The growing focus on active share as a singular reliable guide for future fund outperformance could be detrimental for investors, according to a new white paper published by Hermes Investment Management.
Looks like a lion, manages like a lamb, which explores a body of academic research, has found that the use of a single portfolio attribute – such as active share – does not give a complete picture of a fund’s ability to generate excess returns over a benchmark.
The paper also reveals that simply identifying the correct investment opportunities is not enough for managers to deliver outperformance. This skill must be allied with strengths in other areas of portfolio construction, such as ensuring the size of individual positions is commensurate with the level of risk taken.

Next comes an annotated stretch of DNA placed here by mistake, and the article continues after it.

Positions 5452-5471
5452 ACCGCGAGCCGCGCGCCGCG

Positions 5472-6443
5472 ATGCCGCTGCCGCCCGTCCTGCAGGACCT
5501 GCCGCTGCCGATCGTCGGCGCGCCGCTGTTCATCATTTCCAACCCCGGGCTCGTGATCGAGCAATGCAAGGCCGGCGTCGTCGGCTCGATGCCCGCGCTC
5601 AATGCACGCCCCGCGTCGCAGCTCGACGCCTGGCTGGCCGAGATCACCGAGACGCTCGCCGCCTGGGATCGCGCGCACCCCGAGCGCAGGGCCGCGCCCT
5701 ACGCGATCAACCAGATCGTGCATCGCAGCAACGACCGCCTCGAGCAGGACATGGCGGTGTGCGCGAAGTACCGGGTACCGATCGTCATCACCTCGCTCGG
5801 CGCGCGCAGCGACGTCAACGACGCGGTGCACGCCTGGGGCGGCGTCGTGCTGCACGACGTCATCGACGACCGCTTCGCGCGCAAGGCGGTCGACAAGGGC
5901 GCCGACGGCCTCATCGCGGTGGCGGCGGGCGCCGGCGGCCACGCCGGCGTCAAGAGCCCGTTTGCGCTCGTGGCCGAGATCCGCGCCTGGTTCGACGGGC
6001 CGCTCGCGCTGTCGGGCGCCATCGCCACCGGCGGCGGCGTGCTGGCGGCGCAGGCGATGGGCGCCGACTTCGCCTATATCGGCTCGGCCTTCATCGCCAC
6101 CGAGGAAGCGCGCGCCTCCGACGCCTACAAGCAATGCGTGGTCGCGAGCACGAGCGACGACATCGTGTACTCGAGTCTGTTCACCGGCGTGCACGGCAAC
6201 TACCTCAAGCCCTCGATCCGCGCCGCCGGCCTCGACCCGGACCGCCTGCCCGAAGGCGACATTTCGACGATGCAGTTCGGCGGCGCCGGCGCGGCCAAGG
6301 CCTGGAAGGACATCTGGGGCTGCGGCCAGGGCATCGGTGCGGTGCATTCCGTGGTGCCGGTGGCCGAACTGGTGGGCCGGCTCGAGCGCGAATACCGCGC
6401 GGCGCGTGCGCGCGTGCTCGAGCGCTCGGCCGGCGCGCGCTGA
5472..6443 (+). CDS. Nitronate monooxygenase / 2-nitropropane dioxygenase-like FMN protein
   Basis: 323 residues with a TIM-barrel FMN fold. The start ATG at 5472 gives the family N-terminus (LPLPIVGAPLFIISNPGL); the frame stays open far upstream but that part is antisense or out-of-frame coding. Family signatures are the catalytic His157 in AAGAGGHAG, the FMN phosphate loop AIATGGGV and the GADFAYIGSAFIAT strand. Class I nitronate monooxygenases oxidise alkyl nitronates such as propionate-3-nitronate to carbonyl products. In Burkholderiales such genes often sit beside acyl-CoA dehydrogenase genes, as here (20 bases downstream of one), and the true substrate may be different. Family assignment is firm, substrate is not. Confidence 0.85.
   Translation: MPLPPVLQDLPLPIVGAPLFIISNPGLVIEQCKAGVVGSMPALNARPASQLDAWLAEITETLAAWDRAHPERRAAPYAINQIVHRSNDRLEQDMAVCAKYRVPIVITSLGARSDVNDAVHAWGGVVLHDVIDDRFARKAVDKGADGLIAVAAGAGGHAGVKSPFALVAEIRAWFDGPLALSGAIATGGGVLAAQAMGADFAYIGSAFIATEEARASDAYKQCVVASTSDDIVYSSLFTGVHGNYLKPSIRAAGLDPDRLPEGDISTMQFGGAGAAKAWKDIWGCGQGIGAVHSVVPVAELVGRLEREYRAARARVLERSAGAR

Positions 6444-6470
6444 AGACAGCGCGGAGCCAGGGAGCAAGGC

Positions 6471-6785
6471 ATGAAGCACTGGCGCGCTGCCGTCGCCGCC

Key findings on active share:
- A high active share portfolio picked by an unskilled manager is more likely to significantly underperform
- A top-heavy index will necessitate muted active share
- Single index portfolios may naturally find it harder to generate a high active share
- Active share is not associated with any consideration of portfolio risk
The paper also addresses a number of key questions about how applicable active share really is in modern portfolio management:
- Do funds with the highest active share really outperform benchmarks?
- Does outperformance hold up even after the inclusion of fees and transaction costs?
- How does this contrast funds with the lower active share?